Kerry Wood has turned down a one-year, $3.5 million offer from the White Sox in order to return to the Cubs for $1.5 million, according to Gordon Wittenmyer of the Chicago Sun-Times.
Wood, who was drafted fourth overall by the Cubs in 1995 and spent the first decade of his career calling Wrigley Field home, will likely be the primary setup man in front of closer Carlos Marmol.
Wittenmyer writes that Wood’s decision to turn down the White Sox’s far more lucrative offer “surprised even the Cubs” and he may also have turned down multi-year offers from the Yankees and Red Sox.
Wood missed all of April with a back injury and struggled for the Indians once he returned from the disabled list, but posted a 0.69 ERA and 31 strikeouts in 26 innings following a midseason trade to the Yankees. Originally a starter–and owner of one of the best starts in baseball history–Wood has a 3.45 ERA, .213 opponents’ batting average, and 237/93 K/BB ratio in 204 career relief innings.
Given some of the two- and three-year contracts being handed out to other middle relievers, $1.5 million is an amazingly below-market deal. He probably won’t miss the extra money, as Wood has already earned over $70 million during his dozen-year career, but it’s always interesting to see someone willing to take less to play where he wants, particularly when the decision involves choosing between sides of Chicago.
The Oakland Athletics have activated DH Billy Butler from the 7-day concussion disabled list.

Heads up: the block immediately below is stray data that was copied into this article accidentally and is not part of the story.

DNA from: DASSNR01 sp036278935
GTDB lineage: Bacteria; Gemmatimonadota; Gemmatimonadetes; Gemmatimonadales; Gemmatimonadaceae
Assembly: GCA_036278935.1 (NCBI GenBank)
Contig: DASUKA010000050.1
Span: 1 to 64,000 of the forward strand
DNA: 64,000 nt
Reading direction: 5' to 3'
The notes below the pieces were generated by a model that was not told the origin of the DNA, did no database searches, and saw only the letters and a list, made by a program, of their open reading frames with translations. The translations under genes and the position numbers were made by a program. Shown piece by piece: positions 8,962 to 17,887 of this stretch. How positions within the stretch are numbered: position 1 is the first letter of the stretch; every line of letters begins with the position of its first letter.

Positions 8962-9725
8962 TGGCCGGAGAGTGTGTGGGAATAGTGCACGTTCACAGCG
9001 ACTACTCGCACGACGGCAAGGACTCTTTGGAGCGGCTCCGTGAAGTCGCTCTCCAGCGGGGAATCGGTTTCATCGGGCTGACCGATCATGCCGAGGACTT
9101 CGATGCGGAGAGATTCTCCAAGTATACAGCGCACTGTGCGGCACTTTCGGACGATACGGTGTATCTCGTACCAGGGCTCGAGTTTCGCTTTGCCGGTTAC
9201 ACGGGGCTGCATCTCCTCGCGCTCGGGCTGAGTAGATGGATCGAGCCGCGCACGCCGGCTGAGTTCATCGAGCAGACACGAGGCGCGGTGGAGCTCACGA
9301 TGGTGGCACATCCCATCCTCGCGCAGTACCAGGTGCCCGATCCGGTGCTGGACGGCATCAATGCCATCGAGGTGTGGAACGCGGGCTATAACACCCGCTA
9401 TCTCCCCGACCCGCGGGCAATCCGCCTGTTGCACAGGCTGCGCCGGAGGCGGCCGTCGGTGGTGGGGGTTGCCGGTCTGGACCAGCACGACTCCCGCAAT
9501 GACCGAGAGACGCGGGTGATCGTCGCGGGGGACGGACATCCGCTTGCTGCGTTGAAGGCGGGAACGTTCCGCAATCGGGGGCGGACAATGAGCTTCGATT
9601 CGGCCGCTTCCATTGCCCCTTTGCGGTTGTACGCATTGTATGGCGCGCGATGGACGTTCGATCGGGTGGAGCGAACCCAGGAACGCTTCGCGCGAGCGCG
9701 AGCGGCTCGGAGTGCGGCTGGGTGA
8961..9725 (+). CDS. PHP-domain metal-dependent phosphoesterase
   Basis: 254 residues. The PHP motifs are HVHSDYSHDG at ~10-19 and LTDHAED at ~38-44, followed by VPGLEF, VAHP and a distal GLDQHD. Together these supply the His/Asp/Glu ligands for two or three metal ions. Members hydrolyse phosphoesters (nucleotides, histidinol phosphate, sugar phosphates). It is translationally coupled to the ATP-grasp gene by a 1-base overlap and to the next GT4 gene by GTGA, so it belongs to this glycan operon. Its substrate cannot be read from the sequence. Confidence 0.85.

Butler, you’ll recall, suffered a concussion last weekend in a clubhouse fight with teammate Danny Valencia. The two have since apologized to each other and to the A’s organization for creating what would, if everyone’s being honest, serve as the dramatic peak of the A’s disappointing year.
Speaking of disappointing, Butler is hitting.286/.338/.419 with four homers and 30 RBI in 228 plate appearances this season.
FOX Sports’ Jon Morosi reports that Tim Tebow’s baseball workout, which will take place tomorrow in Los Angeles, will be attended by scouts from “roughly half” of the 30 major league teams. Morosi noted in a later tweet that a lot of the people going to see the workout are people “with influence.” That could mean that people are taking him seriously. It could mean that people want to gawk. The proof will ultimately be in the pudding.
As we’ve noted, Tebow is 29 and he asn’t played competitive baseball since high school. While some people who have watched him work out have said complimentary things about his preparation and approach, an anonymous scout told ESPN.com last week that Tebow’s swing is so long it might “take out the front row.”
Color us skeptical until someone who works for a club, as opposed to people who have been invited to coach him, pitch to him or work out with him, says that Tebow has a chance.